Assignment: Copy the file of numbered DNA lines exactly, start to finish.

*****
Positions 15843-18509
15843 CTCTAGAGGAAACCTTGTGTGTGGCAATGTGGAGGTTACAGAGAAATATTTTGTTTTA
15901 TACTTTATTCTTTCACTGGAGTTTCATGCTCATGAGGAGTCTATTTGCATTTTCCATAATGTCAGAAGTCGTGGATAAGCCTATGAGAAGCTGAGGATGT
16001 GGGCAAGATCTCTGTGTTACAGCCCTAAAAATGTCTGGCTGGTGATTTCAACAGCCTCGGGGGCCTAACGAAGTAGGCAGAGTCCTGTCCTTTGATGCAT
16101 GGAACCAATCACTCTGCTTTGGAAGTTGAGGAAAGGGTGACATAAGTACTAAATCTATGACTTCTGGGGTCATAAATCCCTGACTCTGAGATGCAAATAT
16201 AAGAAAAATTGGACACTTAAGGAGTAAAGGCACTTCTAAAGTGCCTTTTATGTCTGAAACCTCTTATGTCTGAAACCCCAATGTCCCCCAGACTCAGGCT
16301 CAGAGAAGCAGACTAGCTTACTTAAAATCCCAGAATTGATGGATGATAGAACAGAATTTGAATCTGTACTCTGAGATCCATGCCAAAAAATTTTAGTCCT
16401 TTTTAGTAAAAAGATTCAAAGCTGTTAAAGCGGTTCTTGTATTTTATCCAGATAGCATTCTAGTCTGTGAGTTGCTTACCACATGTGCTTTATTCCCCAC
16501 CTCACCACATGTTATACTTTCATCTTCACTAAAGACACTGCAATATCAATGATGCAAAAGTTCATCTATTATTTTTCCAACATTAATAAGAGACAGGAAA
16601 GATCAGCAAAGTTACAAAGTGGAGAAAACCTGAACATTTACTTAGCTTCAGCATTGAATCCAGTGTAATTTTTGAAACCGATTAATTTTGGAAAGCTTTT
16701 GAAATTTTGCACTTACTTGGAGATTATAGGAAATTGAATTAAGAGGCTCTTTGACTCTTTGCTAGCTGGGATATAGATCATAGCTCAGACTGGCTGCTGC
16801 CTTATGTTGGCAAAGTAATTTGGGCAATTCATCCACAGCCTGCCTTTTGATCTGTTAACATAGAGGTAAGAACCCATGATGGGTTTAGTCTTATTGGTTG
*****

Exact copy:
Positions 15843-18509
15843 CTCTAGAGGAAACCTTGTGTGTGGCAATGTGGAGGTTACAGAGAAATATTTTGTTTTA
15901 TACTTTATTCTTTCACTGGAGTTTCATGCTCATGAGGAGTCTATTTGCATTTTCCATAATGTCAGAAGTCGTGGATAAGCCTATGAGAAGCTGAGGATGT
16001 GGGCAAGATCTCTGTGTTACAGCCCTAAAAATGTCTGGCTGGTGATTTCAACAGCCTCGGGGGCCTAACGAAGTAGGCAGAGTCCTGTCCTTTGATGCAT
16101 GGAACCAATCACTCTGCTTTGGAAGTTGAGGAAAGGGTGACATAAGTACTAAATCTATGACTTCTGGGGTCATAAATCCCTGACTCTGAGATGCAAATAT
16201 AAGAAAAATTGGACACTTAAGGAGTAAAGGCACTTCTAAAGTGCCTTTTATGTCTGAAACCTCTTATGTCTGAAACCCCAATGTCCCCCAGACTCAGGCT
16301 CAGAGAAGCAGACTAGCTTACTTAAAATCCCAGAATTGATGGATGATAGAACAGAATTTGAATCTGTACTCTGAGATCCATGCCAAAAAATTTTAGTCCT
16401 TTTTAGTAAAAAGATTCAAAGCTGTTAAAGCGGTTCTTGTATTTTATCCAGATAGCATTCTAGTCTGTGAGTTGCTTACCACATGTGCTTTATTCCCCAC
16501 CTCACCACATGTTATACTTTCATCTTCACTAAAGACACTGCAATATCAATGATGCAAAAGTTCATCTATTATTTTTCCAACATTAATAAGAGACAGGAAA
16601 GATCAGCAAAGTTACAAAGTGGAGAAAACCTGAACATTTACTTAGCTTCAGCATTGAATCCAGTGTAATTTTTGAAACCGATTAATTTTGGAAAGCTTTT
16701 GAAATTTTGCACTTACTTGGAGATTATAGGAAATTGAATTAAGAGGCTCTTTGACTCTTTGCTAGCTGGGATATAGATCATAGCTCAGACTGGCTGCTGC
16801 CTTATGTTGGCAAAGTAATTTGGGCAATTCATCCACAGCCTGCCTTTTGATCTGTTAACATAGAGGTAAGAACCCATGATGGGTTTAGTCTTATTGGTTG